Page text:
The news of the Miles Davis Movie starring and directed by Don Cheadle finally getting the green light – after years and years of development hell – is a few months old. And yet, this is not mentioned anywhere on the official Miles Davis website.
iRock Jazz LIVE! recently featured about an hour-long interview with Vince Wilburn Jr., Miles Davis’ nephew, who, along with his cousins, Cheryl Davis and Erin Davis, oversee Miles Davis Properties, LLC.
We’re happy to feature one of six concert posters Louise designed for a new contest to commemorate the release of Miles Davis’ Miles At The Fillmore.
In a deal that reflects both the continuing initiative of the Miles Davis estate and the growing mini-major status of the Kobalt Music Group, the two parties recently struck a deal for the independent music publisher to administer the entire catalog of the late jazz icon.
Mr Porter takes a closer look at the enduring music and style of some of the finest jazz musicians. Miles Davis, as one would expect, is among the eight icons featured.
BiFrost Pictures told The Associated Press on Wednesday that it will finance and produce “Kill the Trumpet Player,” with Don Cheadle starring and also making his directorial debut.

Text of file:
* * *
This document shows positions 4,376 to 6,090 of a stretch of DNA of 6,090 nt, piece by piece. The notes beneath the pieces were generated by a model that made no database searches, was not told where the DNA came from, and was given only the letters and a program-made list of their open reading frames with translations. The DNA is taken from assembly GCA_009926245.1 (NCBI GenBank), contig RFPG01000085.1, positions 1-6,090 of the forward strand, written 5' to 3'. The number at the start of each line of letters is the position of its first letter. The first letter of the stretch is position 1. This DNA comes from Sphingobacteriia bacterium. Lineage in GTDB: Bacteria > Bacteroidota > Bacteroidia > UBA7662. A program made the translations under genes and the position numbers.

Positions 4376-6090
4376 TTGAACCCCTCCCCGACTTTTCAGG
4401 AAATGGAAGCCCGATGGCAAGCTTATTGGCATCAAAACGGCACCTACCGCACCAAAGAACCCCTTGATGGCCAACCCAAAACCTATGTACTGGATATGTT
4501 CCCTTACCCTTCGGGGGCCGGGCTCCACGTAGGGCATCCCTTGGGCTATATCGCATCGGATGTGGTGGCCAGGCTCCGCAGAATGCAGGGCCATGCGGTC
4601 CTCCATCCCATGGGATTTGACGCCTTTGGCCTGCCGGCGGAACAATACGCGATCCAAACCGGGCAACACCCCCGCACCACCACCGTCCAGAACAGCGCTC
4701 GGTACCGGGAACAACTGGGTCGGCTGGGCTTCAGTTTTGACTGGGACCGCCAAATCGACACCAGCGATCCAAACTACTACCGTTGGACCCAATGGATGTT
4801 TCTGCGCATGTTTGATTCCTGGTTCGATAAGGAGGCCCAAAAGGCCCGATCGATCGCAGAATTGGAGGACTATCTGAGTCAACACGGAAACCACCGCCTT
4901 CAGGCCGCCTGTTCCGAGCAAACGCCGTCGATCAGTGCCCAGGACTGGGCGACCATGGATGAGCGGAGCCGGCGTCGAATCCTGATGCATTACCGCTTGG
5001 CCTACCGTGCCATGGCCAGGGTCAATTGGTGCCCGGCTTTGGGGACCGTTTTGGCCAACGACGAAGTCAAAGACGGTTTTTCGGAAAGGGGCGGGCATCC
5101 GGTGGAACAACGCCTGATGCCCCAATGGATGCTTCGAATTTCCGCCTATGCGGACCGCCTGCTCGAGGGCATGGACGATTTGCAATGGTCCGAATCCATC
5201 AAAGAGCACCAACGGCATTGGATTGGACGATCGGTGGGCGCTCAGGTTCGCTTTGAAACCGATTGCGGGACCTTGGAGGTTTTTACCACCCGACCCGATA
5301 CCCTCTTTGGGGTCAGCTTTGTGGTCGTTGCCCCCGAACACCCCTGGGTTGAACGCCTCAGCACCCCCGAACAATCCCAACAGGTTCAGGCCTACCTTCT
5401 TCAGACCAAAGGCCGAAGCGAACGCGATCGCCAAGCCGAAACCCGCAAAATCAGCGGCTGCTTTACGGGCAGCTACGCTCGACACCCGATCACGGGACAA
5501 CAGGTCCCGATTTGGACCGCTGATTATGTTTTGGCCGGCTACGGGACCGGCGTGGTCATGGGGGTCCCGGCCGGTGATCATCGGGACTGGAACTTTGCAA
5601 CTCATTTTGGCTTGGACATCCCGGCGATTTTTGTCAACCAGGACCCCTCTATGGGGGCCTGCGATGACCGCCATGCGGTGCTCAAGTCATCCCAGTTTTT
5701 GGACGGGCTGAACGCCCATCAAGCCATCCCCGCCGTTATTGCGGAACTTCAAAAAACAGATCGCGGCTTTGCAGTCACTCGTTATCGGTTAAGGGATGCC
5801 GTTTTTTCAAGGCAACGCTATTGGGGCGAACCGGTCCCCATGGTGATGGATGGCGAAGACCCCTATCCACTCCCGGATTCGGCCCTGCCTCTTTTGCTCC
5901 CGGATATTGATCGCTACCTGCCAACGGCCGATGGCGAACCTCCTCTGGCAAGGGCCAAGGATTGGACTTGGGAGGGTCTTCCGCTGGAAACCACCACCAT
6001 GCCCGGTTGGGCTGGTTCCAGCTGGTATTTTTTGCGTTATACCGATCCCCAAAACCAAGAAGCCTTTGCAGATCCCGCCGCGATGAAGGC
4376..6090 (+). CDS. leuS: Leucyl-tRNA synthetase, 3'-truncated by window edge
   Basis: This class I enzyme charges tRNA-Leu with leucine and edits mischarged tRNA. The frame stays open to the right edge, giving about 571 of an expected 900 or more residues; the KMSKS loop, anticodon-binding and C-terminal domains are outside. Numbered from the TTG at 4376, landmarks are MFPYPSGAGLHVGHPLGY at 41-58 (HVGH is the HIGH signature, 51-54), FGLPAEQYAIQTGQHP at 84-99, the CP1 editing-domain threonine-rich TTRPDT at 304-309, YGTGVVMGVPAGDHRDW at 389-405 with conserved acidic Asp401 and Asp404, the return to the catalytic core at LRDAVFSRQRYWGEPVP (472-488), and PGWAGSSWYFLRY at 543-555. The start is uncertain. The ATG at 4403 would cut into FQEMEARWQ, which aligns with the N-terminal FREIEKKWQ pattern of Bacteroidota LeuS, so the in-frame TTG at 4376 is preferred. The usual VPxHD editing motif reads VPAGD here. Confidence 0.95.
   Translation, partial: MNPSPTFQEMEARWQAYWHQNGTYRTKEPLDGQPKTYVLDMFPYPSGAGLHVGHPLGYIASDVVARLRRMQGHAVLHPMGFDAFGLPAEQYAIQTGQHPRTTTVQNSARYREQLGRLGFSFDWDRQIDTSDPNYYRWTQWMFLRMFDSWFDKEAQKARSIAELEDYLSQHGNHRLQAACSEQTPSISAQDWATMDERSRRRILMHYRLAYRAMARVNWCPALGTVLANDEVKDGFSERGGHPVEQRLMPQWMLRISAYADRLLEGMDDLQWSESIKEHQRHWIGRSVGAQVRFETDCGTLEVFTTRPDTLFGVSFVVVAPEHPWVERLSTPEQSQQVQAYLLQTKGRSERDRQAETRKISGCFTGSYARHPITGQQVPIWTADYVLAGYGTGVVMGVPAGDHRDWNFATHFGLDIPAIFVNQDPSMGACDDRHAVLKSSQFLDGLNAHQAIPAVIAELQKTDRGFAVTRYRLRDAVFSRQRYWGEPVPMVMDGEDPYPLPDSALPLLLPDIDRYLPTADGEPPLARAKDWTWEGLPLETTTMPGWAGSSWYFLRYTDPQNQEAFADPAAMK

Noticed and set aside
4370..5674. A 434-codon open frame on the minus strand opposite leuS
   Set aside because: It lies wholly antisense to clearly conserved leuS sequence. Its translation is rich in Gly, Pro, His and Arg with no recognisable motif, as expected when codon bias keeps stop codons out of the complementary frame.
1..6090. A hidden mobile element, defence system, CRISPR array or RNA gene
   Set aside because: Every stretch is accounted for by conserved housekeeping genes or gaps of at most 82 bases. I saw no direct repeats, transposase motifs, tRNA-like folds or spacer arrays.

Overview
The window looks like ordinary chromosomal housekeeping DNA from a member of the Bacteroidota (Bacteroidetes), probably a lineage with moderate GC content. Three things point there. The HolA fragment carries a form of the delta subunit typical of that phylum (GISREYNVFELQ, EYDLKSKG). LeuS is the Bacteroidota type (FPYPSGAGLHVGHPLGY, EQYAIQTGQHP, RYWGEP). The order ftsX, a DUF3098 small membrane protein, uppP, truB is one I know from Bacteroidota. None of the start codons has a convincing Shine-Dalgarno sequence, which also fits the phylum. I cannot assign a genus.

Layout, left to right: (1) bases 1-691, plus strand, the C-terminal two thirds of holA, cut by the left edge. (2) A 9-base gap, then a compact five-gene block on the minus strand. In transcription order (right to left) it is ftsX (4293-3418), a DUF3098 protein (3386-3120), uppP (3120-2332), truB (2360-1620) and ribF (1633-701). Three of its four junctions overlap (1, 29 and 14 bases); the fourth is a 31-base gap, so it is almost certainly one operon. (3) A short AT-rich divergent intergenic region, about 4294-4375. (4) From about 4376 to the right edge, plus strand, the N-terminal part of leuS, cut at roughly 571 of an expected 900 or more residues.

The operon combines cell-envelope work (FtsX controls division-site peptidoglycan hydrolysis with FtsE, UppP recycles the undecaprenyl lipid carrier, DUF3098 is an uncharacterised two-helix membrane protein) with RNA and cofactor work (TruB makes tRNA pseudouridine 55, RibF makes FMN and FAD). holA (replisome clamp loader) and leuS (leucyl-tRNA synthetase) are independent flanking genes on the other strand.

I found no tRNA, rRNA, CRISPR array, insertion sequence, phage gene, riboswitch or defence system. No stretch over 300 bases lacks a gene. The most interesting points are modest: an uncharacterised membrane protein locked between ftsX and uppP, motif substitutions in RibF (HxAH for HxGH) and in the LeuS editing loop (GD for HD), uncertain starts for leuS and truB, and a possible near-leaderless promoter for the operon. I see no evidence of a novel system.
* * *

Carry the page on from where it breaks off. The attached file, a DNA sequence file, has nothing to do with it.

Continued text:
“Making Sure Miles Stays Forever Young” is a very good article in the Sunday New York Times about the business of Miles Davis and how the estate is working to keep the brand going strong for a new generation of fans.
But something is missing.
For the longest time it was understood that Antoine Fuqua was going to direct the Miles Davis Movie – a project Don Cheadle was originally going to direct dating back to when he signed on in 2007.
While we wait to see if Don Cheadle and his team can swing a deal for the Miles Davis Movie – known as Kill The Trumpet Player -, we finally are able to get an idea of how this potential movie might look like.
AFM is happening right this second, but nothing to report on a deal for the Miles Davis biopic – Kill The Trumpet Player. But what we do know is how the film is being pitched – in terms of story.
Good News. Finally.
Interesting WSJ video interview with Wynton Marsalis. He speaks about “Abyssinian: A Gospel Celebration,” a jazz/gospel collaboration featuring Jazz At Lincoln Center’s Orchestra, plus provides some insight into the famous incident involving Miles Davis.
Slate has released part one of its monthlong series on the history and future of cool. Enter: Miles Davis.
The above quote is from a very interesting Gawker interview with director Shaka King (Newlyweeds). Click here to read the full interview. Here is the complete comment from King about ‘black movies’. We’re talking about black culture, and cinema hasn’t even scratched the surface. There are so many stories just from that era of history …
Columbia/Legacy will reissue the mono versions of nine of Miles Davis’ earliest albums on Columbia Records on Nov. 12. The albums encompass music that Davis recorded for the label in monaural sound from 1956 to 1961 (and released from 1957 to 1964), and will be issued together on CD for the first time as Miles …
Nice Playlist episode in Sunday’s Wall Street Journal – singer-songwriter Philip Bailey, best known for his amazing work as a longtime member of Earth, Wind & Fire, dishes on fond memories of Miles Davis’ classic “Blue in Green.”